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The Logic Programming Paradigm

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Programming Languages: Principles and Paradigms


In this chapter we analyse the other paradigm which, together with functional programming, supports declarative programming. The logic programming paradigm includes both theoretical and fully implemented languages, of which the best known is surely PROLOG. Even if there are big differences of a pragmatic and, for some, a theoretical nature between these languages, they all share the idea of interpreting computation as logical deduction. In this chapter, we will therefore examine these concepts while trying to limit the theoretical part. We also adopt the approach that has characterised the rest of the text while examining this paradigm. We do not mean therefore to teach programming in PROLOG, even if we present various examples of real programs, but we do intend to provide enough basis for understanding and, in a short time, mastering this and other logic programming languages.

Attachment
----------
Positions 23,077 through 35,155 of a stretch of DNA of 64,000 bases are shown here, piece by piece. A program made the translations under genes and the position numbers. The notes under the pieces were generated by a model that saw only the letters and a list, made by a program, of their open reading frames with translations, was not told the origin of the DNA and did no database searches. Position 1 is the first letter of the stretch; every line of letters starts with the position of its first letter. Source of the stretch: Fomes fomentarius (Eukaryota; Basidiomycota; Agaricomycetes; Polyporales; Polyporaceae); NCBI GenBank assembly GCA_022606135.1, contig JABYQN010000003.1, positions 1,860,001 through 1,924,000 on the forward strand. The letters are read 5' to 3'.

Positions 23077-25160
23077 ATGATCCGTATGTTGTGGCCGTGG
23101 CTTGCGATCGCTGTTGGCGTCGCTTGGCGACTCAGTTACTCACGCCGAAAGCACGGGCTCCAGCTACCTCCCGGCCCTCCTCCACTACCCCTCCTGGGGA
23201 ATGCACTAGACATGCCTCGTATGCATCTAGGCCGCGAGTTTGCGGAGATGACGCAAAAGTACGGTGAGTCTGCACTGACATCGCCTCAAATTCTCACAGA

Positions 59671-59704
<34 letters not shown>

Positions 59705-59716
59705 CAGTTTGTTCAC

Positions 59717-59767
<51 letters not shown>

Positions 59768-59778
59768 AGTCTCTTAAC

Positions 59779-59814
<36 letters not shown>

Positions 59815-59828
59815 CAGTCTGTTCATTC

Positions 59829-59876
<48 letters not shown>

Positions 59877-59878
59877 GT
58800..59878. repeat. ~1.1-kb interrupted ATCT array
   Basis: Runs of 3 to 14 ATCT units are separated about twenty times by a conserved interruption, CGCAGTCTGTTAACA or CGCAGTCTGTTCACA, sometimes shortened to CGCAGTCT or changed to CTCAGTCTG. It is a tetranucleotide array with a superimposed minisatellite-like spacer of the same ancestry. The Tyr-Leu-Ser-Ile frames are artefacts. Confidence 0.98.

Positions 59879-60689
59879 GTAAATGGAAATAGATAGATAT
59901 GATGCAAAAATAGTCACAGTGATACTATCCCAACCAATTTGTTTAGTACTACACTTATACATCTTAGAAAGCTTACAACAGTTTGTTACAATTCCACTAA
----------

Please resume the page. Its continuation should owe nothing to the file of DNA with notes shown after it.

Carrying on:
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Correspondence to Maurizio Gabbrielli .

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Gabbrielli, M., Martini, S. (2010). The Logic Programming Paradigm. In: Programming Languages: Principles and Paradigms. Undergraduate Topics in Computer Science. Springer, London.

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